When the rain stopped pouring, along with the wine, we returned to the monastery only to find that they were “full.” We took this to mean they were full for the moment, that at the next timed entry they would allow us in. So we did some shopping along the nearby pedestrian street where kiosks and vendors sold jewelry, art, and souvenirs. About an hour later, we returned to the monastery for the next timed entry. To our surprise, there was no line. We waited at the front door, closed to us, and stared at the sign that seemed to say the next timed entry was right then. After knocking, a worker told us they were full for the day.

      

Carefully following the printed schedule we’d found in a tourist publication, we would return the next day when they opened after siesta … only to be told, once again, “we are full.”


      “Full for the 4:00 timed entry? So we can come back at 5?”

      

      “Full for the day.  We are full for the day.”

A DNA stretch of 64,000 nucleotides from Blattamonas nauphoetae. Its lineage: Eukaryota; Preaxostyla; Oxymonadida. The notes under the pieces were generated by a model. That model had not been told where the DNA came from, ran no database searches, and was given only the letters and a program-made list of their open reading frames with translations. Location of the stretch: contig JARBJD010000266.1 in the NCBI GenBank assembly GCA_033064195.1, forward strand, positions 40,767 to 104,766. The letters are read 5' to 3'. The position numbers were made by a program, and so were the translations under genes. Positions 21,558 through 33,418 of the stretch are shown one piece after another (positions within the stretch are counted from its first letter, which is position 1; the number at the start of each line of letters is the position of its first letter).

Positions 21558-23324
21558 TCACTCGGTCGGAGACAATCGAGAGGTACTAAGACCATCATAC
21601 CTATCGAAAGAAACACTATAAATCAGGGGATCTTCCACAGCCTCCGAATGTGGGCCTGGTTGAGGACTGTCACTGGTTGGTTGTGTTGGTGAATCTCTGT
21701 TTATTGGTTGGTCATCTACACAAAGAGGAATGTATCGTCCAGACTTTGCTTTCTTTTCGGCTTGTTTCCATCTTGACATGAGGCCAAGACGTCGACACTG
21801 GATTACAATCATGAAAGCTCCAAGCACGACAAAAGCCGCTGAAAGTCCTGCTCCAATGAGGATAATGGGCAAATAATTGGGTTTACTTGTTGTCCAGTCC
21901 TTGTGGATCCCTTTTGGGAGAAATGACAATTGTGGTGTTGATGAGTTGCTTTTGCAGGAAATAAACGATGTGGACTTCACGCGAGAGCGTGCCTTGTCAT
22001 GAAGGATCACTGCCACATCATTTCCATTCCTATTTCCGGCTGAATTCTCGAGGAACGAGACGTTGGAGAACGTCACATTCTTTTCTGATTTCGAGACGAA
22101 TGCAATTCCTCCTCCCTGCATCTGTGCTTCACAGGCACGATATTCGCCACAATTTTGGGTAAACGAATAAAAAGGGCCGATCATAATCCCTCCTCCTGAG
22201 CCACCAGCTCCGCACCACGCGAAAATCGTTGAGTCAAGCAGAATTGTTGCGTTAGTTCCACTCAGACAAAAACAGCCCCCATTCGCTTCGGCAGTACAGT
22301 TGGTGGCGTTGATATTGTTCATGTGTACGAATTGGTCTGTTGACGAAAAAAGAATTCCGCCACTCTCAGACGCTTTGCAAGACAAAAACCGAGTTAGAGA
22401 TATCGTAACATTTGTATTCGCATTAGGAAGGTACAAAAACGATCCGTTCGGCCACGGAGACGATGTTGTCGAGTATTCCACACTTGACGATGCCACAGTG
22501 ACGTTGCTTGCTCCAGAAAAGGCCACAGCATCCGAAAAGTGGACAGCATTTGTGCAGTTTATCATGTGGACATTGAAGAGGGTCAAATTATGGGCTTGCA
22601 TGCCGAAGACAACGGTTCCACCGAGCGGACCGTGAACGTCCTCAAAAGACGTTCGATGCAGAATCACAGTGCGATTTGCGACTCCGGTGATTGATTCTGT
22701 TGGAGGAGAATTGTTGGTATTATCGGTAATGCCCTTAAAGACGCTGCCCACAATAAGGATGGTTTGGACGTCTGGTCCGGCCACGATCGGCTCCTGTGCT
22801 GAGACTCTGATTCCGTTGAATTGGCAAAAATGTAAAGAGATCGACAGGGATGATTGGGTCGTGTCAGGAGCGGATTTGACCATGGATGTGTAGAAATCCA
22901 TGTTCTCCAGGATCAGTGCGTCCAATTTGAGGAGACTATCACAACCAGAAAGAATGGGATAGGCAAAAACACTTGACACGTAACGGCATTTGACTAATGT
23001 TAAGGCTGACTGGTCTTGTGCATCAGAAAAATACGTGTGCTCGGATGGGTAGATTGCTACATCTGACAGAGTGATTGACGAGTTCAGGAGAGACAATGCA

So, although we made three visits to Monasterio de las Descalzas, we never actually got in. Yet another reason to return to Madrid … perhaps with a local who can help us navigate the complicated schedule.


Chagall Saves

      After the rain stopped, after our Spanish omelets, cheese, salmon, and red wine, after we were turned away from the convent, we found something right across the street we weren’t expecting: a special Chagall exhibit sponsored by the Museo Thyssen-Bornemisza in the Fundacion Caja Madrid. The two main floors and several additional rooms were filled with the works of Marc Chagall, the works ranging from the early 1900s to the 1980s.  In the collection were large oil paintings, sculptures, and series of engravings. Some of the most memorable pieces included War, Vava, The Red Circus, The Blue Circus, and Dance. Just when the rain and inability to get into the art collection at the monastery were beginning to get us down, Chagall unexpectedly came to the rescue.